“We now have two historic peace agreements with two Arab countries within one month... It will be a warm peace,” Netanyahu said.
Unlike the relatively positive public response that was seen in the United Arab Emirates, the responses in Bahrain were harsher.
It would be wrong to interpret these statements as merely happenstance or random.
Bahrain on Friday became the second Gulf country to normalize ties with Israel after the United Arab Emirates said they would do so a month ago, moves forged partly through shared fears of Iran.
While Netanyahu is abroad, Gantz to fill in as prime minister
Bahrain joined the United Arab Emirates in agreeing to normalize relations with Israel on Friday, a move forged partly through shared fears of Iran.
The larger picture for Saudi Arabia is more complex. It is the leading powerhouse of the Gulf.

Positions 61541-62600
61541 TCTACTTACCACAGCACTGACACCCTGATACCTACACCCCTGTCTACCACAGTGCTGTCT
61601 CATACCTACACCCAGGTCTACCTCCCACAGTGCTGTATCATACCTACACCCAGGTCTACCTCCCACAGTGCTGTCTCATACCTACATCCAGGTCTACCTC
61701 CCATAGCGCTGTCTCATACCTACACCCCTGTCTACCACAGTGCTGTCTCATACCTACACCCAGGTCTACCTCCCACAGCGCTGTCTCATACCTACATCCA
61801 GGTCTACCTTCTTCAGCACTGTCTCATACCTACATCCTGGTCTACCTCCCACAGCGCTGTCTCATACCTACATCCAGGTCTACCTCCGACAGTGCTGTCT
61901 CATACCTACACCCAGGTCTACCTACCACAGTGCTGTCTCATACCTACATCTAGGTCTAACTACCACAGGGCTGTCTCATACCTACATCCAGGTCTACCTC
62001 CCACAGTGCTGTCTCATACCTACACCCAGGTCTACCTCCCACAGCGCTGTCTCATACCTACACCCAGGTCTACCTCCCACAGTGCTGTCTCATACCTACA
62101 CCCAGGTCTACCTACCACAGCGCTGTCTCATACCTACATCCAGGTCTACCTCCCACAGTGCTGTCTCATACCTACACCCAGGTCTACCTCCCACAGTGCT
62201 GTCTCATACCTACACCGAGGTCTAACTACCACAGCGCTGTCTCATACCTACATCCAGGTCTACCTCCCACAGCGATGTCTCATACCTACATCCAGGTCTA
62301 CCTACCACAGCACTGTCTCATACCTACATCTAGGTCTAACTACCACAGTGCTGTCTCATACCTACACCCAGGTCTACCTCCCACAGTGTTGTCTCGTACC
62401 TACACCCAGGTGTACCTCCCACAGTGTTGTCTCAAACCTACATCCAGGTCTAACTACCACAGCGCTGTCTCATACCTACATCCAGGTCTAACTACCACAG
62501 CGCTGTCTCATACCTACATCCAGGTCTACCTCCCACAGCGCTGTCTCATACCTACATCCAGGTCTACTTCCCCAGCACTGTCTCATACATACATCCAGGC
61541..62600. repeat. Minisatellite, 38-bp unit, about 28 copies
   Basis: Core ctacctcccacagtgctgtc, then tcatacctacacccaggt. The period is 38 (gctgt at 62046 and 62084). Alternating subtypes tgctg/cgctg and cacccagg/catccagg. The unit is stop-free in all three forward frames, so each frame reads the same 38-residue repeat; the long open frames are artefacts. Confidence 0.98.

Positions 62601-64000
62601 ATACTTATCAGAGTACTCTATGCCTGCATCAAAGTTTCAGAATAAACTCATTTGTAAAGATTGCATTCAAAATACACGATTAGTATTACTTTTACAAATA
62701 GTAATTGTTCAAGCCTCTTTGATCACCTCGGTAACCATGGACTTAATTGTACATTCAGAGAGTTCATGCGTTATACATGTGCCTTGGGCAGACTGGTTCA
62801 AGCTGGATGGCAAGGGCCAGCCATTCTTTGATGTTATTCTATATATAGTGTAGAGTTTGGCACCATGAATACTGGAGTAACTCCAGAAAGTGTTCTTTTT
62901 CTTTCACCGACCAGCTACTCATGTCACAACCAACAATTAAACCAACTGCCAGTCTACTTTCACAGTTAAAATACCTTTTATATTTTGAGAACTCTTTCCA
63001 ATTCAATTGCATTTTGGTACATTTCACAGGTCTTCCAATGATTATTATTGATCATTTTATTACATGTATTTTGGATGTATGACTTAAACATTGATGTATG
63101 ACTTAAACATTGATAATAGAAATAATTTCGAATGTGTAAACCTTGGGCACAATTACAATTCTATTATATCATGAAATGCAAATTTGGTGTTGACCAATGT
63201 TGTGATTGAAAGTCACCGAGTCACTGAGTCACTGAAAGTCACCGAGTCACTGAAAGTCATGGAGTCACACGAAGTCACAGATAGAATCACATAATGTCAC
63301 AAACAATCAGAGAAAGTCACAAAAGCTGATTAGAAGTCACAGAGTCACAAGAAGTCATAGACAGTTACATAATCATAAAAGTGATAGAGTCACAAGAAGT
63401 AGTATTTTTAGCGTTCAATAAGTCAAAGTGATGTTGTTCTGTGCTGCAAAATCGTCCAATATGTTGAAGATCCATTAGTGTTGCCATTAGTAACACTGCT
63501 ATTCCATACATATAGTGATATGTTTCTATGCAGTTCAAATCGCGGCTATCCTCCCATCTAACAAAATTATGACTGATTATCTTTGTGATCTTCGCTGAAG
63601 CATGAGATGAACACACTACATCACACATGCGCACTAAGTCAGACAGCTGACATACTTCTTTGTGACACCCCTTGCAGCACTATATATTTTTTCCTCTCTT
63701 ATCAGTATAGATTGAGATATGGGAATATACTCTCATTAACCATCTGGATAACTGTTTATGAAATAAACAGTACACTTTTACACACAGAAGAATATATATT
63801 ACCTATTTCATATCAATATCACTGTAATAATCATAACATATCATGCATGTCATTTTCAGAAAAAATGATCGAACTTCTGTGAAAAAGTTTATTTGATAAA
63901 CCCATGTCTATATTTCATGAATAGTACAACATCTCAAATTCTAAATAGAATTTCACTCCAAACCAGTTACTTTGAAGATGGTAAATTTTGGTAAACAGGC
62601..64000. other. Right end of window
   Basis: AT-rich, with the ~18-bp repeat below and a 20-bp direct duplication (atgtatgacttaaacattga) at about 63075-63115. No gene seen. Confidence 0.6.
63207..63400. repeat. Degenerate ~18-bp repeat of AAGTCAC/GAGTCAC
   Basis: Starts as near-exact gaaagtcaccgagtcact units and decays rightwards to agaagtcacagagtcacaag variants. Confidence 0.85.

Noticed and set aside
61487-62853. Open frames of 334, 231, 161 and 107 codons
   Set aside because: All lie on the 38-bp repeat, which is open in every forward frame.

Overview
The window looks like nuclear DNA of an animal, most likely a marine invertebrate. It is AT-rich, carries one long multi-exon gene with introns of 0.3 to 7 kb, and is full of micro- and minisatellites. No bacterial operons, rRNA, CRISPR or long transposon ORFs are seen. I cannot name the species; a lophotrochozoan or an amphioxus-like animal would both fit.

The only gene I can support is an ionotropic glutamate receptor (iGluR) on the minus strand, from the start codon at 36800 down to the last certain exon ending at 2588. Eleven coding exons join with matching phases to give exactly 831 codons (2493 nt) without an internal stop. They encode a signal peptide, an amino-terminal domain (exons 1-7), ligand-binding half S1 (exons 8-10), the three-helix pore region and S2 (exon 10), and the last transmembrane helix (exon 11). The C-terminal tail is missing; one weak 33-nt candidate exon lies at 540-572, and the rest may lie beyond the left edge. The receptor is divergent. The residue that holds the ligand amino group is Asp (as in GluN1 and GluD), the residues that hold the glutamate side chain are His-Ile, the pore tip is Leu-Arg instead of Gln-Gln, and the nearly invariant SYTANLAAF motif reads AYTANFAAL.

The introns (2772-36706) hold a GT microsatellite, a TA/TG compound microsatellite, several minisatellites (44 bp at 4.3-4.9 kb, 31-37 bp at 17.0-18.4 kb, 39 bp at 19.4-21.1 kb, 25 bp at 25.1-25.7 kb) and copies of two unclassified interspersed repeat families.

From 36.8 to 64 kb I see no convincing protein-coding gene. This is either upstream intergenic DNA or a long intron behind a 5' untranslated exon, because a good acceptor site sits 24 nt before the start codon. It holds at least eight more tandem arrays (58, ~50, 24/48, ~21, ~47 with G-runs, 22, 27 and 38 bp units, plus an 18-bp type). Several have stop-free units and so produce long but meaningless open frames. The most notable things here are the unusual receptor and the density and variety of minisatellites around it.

In the last few years, Bahrain’s former foreign minister Sheikh Khalid bin Ahmed al-Khalifa tweeted his support for Israel’s military operation to expose and destroy Hezbollah’s cross-border tunnels.
Overall the Bahrain normalization deal appears to have been received with less media coverage in the region than the previous UAE deal.
“Movement of people, goods and finance is the central key to realizing the great potential in the relations."